September 28th, 2016

Making Mischief – RSC Other Place Review

Making Mischief – RSC Other Place Review Making Mischief – RSC Other Place Review
Updated: 8:01 am, Aug 05, 2016

Making Mischief

RSC Other Place

THIS season of compact one-act new writing arrives under a splendidly enticing banner: What is unsayable in the 21st century?

Four writers have been given carte blanche to ‘make mischief’ and, one presumes, tackle subjects that are taboo. Exciting times indeed.

In their search for this much-vaunted new ground these two plays fall over themselves to inhabit some very familiar territory. Predictably we are in London and we’re addressing the old problems of intolerance, inequality and injustice.

Fraser Grace’s Always Orange uses the reactions to terrorist bombings to re-hash views on why people are pushed to do these things and how survivors cope. It’s very nicely staged with paper and books falling onto the stage to create both chaos and the sense that this chaos is coming from an elsewhere we can’t control. There are engaging thoughts on the need to communicate, the value of books and even the restorative powers of an hour in the park, but nothing that would send an audience home feeling any theoretical line had been crossed.

Fall of the Kingdom, Rise of the Foot Soldier, by Somalia Seaton offers a great deal of noisy argument but is hampered by its staging and its structure. An eye-catching multi-level stage full of crates means the characters never really interact but stand apart. And the endless short-sentence, confrontational dialogue allows for no character development at all. Interestingly the racist bigots providing the underswell of discontent are not only faceless but have non-London accents – as stark an illustration of how comfortably ‘Islington’ this writing is. This is effectively a radio play – a shame given the opportunity putting it on the RSC’s versatile stage affords.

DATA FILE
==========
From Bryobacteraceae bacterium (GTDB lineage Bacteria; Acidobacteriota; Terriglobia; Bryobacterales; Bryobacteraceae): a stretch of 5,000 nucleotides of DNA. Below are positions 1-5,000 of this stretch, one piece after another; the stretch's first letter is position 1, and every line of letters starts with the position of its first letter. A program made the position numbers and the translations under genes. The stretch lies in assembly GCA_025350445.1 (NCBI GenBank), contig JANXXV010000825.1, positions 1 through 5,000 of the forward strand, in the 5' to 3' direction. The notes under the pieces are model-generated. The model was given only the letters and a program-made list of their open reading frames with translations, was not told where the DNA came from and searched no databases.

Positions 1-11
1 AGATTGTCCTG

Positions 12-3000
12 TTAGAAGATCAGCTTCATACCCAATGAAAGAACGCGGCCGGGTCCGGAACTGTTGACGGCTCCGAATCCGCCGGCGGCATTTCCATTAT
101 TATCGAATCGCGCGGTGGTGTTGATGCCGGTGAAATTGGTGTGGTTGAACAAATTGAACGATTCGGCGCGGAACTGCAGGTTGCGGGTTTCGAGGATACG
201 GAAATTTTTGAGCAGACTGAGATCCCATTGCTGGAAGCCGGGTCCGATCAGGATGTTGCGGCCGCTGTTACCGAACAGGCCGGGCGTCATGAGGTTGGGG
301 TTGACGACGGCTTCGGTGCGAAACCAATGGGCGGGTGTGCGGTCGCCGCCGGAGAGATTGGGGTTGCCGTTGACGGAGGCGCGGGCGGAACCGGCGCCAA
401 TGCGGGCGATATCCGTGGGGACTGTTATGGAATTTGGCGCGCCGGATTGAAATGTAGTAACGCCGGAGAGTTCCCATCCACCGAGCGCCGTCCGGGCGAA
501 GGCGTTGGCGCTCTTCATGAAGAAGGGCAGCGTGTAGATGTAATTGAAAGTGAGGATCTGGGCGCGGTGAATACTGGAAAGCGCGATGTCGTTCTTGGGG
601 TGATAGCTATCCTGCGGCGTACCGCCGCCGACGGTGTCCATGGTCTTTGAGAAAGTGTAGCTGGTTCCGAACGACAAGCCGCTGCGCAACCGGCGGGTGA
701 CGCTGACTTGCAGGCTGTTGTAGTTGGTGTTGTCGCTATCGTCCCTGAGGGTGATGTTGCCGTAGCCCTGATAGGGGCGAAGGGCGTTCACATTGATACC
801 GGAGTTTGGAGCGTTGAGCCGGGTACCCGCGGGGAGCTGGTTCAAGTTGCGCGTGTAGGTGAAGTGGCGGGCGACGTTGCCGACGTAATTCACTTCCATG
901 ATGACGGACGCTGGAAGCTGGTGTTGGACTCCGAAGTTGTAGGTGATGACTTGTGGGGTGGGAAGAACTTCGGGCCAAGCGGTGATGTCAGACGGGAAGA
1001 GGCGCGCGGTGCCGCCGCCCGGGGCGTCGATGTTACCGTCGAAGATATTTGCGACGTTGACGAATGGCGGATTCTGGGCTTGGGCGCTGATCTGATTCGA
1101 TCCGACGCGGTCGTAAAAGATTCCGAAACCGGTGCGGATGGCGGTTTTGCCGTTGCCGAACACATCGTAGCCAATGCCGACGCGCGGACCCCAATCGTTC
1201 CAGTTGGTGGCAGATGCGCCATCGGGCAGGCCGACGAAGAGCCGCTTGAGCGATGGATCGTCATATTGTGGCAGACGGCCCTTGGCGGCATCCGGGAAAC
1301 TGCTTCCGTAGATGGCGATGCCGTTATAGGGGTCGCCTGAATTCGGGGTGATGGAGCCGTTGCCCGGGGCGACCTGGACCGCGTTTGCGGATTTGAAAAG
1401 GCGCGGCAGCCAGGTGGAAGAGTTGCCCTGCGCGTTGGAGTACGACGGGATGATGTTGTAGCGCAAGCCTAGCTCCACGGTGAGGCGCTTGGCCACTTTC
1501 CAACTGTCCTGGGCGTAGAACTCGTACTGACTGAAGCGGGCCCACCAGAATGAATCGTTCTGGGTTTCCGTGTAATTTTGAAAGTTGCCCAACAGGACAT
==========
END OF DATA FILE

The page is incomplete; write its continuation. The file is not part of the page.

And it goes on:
Across the ensemble company there are good strong contributions, notably from Ifan Meredith and Syreeta Kumar, and visually the plays look fine. But it is in the gap between the project’s aim and the resulting product that the problems lie. If there are things which are unsayable in our current times, then they are not being said here.

Visit www.rsc.org.uk for tickets and further details.

Matthew Salisbury

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